I think it might be to just differ between words, but why isn't 殺す こらす, 下ろす 下らす, etc. Is it phonetic change? Is that the reason why 足りる isn't 足るる。For passives, 戻る isn't もだる.
Looks like you've mixed transitive/intransitive pairs, plain/causative pairs and even old/modern pairs.
- Causative forms follow certain grammar rules. It always ends with either -(さ)せる or -す. It can be used with almost any verb, including transitive verbs. Just as the past form of a verb is not listed in dictionaries, causative forms are not listed in dictionaries.
- Transitive verbs are words on their own, and have their own entries in dictionaries. You basically cannot predict a transitive verb from an intransitive verb, although there are some useful patterns. Many transitive verbs (食べる, 殺す) do not have an intransitive counterpart in the first place. While some transitive verbs, such as 動かす and 乗せる, might originate etymologically from causative expressions, this does not mean people today consider them to be causative forms.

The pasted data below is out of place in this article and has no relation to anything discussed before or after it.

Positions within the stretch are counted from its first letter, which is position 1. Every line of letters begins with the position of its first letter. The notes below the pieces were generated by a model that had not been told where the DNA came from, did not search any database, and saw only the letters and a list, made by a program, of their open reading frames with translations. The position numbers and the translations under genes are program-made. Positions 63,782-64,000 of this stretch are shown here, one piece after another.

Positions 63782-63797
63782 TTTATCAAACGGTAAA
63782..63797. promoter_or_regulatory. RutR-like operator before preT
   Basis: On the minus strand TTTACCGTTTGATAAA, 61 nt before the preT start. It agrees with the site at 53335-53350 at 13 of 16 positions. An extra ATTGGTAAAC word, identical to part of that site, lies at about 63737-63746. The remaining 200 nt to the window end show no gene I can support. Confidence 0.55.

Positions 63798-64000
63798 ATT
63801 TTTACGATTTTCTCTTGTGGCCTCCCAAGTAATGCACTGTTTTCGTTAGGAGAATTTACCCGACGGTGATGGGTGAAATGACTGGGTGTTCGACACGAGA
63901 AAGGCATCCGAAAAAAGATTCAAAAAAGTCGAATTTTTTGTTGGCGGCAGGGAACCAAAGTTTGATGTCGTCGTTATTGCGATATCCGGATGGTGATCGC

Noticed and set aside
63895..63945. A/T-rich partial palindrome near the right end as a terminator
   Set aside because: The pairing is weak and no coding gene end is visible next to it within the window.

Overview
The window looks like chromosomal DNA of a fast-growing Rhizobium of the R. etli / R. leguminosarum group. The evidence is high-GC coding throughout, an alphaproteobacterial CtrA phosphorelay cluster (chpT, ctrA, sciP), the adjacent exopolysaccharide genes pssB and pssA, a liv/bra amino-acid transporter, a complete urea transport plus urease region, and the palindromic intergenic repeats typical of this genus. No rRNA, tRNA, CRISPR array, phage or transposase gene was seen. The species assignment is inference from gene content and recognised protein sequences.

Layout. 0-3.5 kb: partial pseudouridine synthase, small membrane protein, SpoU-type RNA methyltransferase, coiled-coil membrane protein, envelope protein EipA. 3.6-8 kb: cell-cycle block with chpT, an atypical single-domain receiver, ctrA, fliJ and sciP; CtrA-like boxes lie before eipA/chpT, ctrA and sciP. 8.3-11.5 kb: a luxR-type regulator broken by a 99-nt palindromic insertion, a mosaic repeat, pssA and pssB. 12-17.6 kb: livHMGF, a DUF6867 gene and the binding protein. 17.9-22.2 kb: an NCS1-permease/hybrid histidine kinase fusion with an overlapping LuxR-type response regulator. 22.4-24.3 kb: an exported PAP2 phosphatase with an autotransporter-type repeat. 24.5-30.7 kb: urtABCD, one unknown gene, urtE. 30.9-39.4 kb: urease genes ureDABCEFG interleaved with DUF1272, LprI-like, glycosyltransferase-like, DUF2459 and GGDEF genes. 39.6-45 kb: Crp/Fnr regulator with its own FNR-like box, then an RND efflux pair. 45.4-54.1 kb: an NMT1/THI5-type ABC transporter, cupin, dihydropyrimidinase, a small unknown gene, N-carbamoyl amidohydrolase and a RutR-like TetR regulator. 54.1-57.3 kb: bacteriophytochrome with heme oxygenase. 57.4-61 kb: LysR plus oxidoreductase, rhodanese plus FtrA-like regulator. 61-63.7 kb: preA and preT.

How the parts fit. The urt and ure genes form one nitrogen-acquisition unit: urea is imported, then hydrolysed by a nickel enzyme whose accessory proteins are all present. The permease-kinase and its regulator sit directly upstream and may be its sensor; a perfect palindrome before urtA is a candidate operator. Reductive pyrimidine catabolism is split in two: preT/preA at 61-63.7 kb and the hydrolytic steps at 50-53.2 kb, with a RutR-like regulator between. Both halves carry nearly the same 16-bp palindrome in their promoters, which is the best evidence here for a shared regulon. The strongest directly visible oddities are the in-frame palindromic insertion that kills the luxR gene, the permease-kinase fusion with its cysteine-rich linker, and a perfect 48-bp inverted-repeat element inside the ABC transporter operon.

- Pairs like 足る/足りる, 流る/流れる, 燃ゆ/燃える are old/modern pairs. They are of course etymologically related, but have nothing to do with transitivity or causative rules.
In summary, your question is essentially about the etymology of transitive verbs. However, like the etymology of many other words, it is fundamentally unpredictable. You need to memorize each transitive verb. This is a different issue from the grammatical rules of causative forms.